Protest Voting in Plurality Elections: A Theory of Voter Signaling

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This paper develops a model of protest voting in which unsatisfied voters may abandon their most-preferred candidate even though he or she has a good chance of winning, in the hope that this signal of disaffection will lead to downstream improvements in that candidate's performance. We use a spatial model to identify voters whose ideological profile makes protest voting an option, and an expected utility model to identify the conditions under which potential protest voters will in fact use their vote as a signaling device. Aggregate-level data provide suggestive evidence in the argument's favor. © 2010 Springer Science+Business Media, LLC.






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Kselman, Daniel, and Emerson Niou (2010). Protest Voting in Plurality Elections: A Theory of Voter Signaling. Public Choice, 148(3-4). pp. 395–418. 10.1007/s11127-010-9661-2 Retrieved from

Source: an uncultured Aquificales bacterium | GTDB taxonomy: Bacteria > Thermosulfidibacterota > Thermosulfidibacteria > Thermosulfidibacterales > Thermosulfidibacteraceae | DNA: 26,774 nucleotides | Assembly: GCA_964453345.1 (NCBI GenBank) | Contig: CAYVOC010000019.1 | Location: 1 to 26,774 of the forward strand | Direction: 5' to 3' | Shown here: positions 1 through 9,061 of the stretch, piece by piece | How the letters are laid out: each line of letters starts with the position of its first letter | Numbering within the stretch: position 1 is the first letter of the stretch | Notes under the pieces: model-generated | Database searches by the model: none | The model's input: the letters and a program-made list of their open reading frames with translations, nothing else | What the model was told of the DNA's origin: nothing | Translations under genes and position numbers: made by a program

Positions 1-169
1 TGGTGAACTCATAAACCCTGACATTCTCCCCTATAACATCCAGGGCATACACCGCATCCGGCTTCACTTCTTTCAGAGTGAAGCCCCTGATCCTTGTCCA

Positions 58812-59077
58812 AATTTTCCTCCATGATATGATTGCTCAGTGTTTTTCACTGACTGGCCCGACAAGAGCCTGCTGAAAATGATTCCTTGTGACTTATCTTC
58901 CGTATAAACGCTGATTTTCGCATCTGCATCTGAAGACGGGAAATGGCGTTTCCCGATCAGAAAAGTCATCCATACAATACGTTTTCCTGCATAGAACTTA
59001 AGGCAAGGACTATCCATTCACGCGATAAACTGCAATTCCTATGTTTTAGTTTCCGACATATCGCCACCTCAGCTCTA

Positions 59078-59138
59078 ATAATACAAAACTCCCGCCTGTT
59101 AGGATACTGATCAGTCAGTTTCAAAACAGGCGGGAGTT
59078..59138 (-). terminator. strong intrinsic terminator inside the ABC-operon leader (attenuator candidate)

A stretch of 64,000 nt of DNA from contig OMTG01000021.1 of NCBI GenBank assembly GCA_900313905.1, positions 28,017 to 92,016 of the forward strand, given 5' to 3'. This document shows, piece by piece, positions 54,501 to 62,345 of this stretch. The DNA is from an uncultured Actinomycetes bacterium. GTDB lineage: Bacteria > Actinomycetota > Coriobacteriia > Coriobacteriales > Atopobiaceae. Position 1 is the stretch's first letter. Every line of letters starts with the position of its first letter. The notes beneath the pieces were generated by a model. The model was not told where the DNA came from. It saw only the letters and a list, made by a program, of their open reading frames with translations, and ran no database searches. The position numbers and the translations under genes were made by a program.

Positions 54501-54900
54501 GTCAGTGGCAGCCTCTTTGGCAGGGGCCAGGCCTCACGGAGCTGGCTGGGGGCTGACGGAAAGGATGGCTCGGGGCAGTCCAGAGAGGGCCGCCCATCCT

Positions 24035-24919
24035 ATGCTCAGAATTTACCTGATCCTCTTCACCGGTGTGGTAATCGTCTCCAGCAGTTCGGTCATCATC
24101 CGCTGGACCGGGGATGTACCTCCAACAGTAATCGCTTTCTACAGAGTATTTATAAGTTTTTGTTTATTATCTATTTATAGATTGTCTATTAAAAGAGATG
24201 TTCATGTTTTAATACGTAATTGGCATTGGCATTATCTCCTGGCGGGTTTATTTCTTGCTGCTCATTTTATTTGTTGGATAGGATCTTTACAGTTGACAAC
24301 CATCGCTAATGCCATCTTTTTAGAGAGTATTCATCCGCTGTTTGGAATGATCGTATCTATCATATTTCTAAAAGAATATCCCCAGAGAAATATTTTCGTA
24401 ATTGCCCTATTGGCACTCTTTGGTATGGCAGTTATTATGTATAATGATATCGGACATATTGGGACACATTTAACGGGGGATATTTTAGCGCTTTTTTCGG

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Emerson S. Niou

Professor of Political Science

EMERSON M. S. NIOU (Ph.D., U. of Texas at Austin, 1987) is a Professor of Political Science at Duke University.  He co-authors two books: (1) The Balance of Power, Cambridge University Press, 1989; (2) Strategy and Politics: An Introduction to Game Theory, Rutledge, 2015. His recent publications include: (1) “Measuring Preferences for Divided Government: Some Americans Want Divided Government and Vote to Create It.” with Dean Lacy, Philip Paolino, and Robert A. Rein, Political Behavior, December:1-25, 2017; (2) “External Threat, Internal Rivalry, and Alliance Formation” with Sean Zeigler, Journal of Politics, 81(2):571-584, April 2019; (3) “Measuring ‘Closeness’ in 3-Candidate Elections: Methodology and an Application to Strategic Voting” with Daniel Kselman and Austin Wang, Electoral Studies, 68 (December):1-11, 2020; and “Entente Versus Alliance: When Should States Be Friends but not Allies?” with Sean Zeigler, Defence and Peace Economics, May 2023. 

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